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Resilience and Well-Being Among Children of Migrant Parents in South-East Asia


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  • The authors would like to thank all members of the CHAMPSEA research team for their contributions to the project, including colleagues at the National University of Singapore, Scalabrini Migration Center (Philippines), Center for Population and Policy Studies, Gadjah Mada University (Indonesia), Institute for Population and Social Research, Mahidol University (Thailand), and Asia-Pacific Economic Center (Vietnam). A special thank you is due to the respondents in our study countries, both adults and children, whose willing participation made this study possible. The authors are also grateful to the anonymous reviewers who provided helpful guidance, and to the Wellcome Trust, U.K. which provided funding for this project (GR079946/B/06/Z and GR079946/Z/06Z).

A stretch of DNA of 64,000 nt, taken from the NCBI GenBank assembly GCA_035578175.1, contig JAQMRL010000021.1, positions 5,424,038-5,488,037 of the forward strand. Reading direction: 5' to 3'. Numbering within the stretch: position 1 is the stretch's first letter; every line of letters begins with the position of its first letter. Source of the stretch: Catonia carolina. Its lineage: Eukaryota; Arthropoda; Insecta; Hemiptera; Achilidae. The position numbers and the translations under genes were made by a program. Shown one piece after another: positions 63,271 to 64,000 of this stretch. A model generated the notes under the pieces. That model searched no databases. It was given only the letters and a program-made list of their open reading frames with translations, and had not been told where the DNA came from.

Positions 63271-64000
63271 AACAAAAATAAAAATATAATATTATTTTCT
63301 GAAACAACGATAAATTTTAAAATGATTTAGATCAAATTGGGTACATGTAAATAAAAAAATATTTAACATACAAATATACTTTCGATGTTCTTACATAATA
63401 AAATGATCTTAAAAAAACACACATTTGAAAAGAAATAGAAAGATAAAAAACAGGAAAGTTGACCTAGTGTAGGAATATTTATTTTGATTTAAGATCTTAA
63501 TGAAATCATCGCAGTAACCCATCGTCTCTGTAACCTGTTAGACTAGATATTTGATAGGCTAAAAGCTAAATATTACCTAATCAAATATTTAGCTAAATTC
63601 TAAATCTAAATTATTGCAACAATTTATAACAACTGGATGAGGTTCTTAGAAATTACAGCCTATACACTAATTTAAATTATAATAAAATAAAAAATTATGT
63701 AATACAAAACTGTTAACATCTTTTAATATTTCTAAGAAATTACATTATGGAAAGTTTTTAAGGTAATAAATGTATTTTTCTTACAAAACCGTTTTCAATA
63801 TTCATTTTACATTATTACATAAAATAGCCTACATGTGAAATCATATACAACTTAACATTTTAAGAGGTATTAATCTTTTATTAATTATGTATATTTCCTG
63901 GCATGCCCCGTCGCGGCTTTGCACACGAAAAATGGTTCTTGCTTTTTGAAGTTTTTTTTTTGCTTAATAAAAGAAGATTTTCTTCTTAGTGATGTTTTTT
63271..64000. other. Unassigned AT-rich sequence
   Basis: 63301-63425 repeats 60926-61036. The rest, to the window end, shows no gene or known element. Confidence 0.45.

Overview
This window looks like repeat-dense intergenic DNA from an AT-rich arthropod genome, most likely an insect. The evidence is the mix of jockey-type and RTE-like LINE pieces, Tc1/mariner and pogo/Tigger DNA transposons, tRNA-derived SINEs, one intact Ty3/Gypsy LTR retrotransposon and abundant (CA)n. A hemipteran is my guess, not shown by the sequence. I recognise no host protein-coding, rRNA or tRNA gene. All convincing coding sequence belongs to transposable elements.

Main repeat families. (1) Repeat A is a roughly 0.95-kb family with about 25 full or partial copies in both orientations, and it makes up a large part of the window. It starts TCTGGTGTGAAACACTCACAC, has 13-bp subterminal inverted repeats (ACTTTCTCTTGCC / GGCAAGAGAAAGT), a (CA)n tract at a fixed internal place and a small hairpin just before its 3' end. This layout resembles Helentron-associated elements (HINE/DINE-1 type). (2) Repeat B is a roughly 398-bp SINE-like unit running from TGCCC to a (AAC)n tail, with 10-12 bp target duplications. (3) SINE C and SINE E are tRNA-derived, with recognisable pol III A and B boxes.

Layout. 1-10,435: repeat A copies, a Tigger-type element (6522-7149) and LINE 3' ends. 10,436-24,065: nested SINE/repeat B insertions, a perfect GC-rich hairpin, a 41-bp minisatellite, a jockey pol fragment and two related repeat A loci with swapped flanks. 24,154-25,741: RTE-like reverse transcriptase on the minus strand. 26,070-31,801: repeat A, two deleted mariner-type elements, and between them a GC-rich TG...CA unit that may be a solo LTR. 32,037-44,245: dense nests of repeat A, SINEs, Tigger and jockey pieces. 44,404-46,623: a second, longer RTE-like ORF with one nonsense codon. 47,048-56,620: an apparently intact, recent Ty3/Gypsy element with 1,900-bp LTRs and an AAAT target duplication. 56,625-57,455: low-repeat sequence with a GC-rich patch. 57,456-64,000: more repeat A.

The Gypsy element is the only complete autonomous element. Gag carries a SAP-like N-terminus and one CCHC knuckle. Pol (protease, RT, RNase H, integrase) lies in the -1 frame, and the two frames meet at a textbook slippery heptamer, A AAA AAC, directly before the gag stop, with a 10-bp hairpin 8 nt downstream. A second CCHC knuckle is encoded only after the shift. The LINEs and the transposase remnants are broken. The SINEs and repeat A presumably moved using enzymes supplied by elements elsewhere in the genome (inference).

concerning this article should be addressed to Lucy P. Jordan, University of Southampton, Division of Social Work Studies, Centre for Global Health, Population, Poverty and Policy, United Kingdom. Electronic mail may be sent to l.p.jordan@soton.ac.uk.


There has been little systematic empirical research on the well-being of children in transnational households in South-East Asia—a major sending region for contract migrants. This study uses survey data collected in 2008 from children aged 9, 10, and 11 and their caregivers in Indonesia, the Philippines, and Vietnam (= 1,498). Results indicate that while children of migrant parents, especially migrant mothers, are less likely to be happy compared to children in nonmigrant households, greater resilience in child well-being is associated to longer durations of maternal absence. There is no evidence for a direct parental migration effect on school enjoyment and performance. The analyses highlight the sensitivity of results to the dimension of child well-being measured and who makes the assessment.